Hedge funds now represent a small but significant part of the portfolios of some of Sweden’s foundations.
The Swedish Foundation for Strategic Reseach (SSF) took its first tentative steps into hedge funds last year. Bjorn Brandt, director of administration at SSF says: “To diversify foundation assets and obtain a performance that is positive even under bear market conditions, the foundation decided to set aside a small fraction of its total capital – up to 5% – for special investments. During 2001 we started to invest in a low-scale, step-wise process in three hedge funds.”
SSF made an initial investment of Skr150m in Nektar, a hedge fund managed by Brummer and Partners, a specialist Swedish manager. Nektar is a market-neutral fund that aims to achieve a sustained risk-adjusted return and low systematic correlation with stock and bond markets. Investment is based on fixed income securities, although it can invest in equity and foreign exchange trades. Management is mostly quantitative,
SSF followed this with an investment of SKr150m investment in the Eikos hedge fund, managed by another Swedish specialist manager, Harald Lundén, and Skr75m in the Tanglin fund, a hedge fund invested in bonds, shares and the money market and managed by Stockholm-based Tanglin Investment Management.
“These investments are made in Swedish-based relatively low risk funds where the track record and managers of the funds are well known to the foundation,” says Brandt. “They give the foundation access to a few market-neutral investments which means that the probability of a good performance of the investment is just as high when the market goes up as when it goes down.
“It was very important for the foundation that we made the investment in managers we knew well and relied on. That’s why we avoided choosing the large Swedish banks as hedge fund managers. We were really looking for small, qualified, competent Swedish firms where we knew the managers and we knew that they had their own private capital invested in their funds,” he says.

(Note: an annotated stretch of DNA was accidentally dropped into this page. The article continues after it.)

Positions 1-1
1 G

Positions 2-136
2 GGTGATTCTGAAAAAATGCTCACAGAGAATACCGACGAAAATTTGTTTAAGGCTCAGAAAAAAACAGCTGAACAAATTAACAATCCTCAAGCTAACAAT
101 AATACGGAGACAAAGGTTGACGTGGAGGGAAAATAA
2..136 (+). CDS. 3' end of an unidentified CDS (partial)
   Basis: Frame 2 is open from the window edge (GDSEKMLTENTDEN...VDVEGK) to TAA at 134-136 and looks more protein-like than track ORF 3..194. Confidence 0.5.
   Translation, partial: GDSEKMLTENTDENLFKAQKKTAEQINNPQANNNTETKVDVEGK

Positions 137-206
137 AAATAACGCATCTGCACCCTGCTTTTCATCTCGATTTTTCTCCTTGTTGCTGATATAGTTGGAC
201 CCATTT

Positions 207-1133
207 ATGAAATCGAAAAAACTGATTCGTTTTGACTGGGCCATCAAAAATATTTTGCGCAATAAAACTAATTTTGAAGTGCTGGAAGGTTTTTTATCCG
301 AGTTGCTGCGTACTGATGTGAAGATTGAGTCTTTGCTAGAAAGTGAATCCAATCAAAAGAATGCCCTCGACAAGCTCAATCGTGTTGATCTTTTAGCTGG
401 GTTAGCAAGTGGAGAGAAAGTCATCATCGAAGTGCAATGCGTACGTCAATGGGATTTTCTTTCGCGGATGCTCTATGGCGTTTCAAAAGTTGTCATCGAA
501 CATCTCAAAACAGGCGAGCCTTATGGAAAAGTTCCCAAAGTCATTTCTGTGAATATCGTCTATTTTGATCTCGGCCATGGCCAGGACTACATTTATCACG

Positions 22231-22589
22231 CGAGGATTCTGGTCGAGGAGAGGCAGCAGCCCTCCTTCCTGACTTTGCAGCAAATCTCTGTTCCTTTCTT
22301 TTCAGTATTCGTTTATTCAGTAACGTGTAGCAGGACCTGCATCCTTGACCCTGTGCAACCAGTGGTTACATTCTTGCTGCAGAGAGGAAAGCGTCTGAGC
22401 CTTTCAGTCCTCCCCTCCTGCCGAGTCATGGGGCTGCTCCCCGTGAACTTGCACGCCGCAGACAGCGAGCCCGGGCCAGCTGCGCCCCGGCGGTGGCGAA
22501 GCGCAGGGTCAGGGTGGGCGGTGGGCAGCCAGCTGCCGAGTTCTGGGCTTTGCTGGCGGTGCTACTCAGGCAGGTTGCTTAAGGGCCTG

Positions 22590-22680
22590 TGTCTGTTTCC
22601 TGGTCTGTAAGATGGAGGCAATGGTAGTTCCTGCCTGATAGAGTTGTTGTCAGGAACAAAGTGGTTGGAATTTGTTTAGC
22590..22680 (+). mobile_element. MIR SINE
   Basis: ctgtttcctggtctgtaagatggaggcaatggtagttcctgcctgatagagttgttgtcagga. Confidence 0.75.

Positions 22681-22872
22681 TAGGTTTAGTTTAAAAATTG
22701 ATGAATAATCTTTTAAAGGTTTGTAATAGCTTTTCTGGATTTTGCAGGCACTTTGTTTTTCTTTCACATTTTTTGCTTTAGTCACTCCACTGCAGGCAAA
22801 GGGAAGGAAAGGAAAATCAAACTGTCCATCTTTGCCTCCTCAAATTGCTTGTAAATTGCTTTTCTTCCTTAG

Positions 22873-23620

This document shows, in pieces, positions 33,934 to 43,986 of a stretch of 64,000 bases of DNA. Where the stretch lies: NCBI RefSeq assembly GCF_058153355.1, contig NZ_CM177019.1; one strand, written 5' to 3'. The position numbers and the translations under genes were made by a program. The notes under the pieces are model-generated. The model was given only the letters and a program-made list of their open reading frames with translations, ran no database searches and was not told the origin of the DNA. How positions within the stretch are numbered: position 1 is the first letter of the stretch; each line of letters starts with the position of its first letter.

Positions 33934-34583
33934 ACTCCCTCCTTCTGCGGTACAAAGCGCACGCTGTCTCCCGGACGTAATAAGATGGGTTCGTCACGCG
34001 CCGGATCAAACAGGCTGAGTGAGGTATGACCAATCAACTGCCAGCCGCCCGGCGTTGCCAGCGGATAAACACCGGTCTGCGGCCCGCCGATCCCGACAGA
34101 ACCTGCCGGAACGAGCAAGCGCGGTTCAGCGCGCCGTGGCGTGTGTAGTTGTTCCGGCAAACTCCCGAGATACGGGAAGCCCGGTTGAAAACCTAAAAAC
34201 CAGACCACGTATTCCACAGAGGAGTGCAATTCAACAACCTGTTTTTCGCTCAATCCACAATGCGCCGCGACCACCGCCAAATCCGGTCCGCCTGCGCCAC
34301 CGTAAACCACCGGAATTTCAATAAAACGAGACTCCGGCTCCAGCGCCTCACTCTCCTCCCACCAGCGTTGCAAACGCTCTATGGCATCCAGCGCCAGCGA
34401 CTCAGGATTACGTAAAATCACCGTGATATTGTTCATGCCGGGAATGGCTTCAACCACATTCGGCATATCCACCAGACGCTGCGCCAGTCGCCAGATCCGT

Investment in hedge funds is likely to remain modest, he adds. “Hedge fund is still a limited fraction of our investment. We are of course not prepared to take the risk involved. So there is a limit of 5% on hedge fund investment.”
The Jubilee Fund has also added hedge funds to its portfolio. Besides Nektar and Eikos, it also invests in Zenit, Brummer’s largest hedge fund. Zenit has a long/short global equity strategy, using futures and short-sell strategies to increase risk control and capitalise on expected price movements. Investment is concentrated on shares and share-related instruments.
The fund’s finance dorector, Torgny Prior, says the foundation will invest only in hedge funds whose managers are known to them and who have a track record. “Brummer have been doing this since 1996 and we know their people well.”
The fund classes hedge funds as traditional assets rather than special funds. “We consider two of them are part of the equity portfolio and the other one as part of the bond portfolio, but maybe it should be an asset class of its own.
“We probably should increase our exposure a little, but we can’t be too opportunistic,” he says. “Most of the managers are now doing the same thing. Everyone has gone short in telecoms so if we keep increasing it at the same time as the market we could lose money.”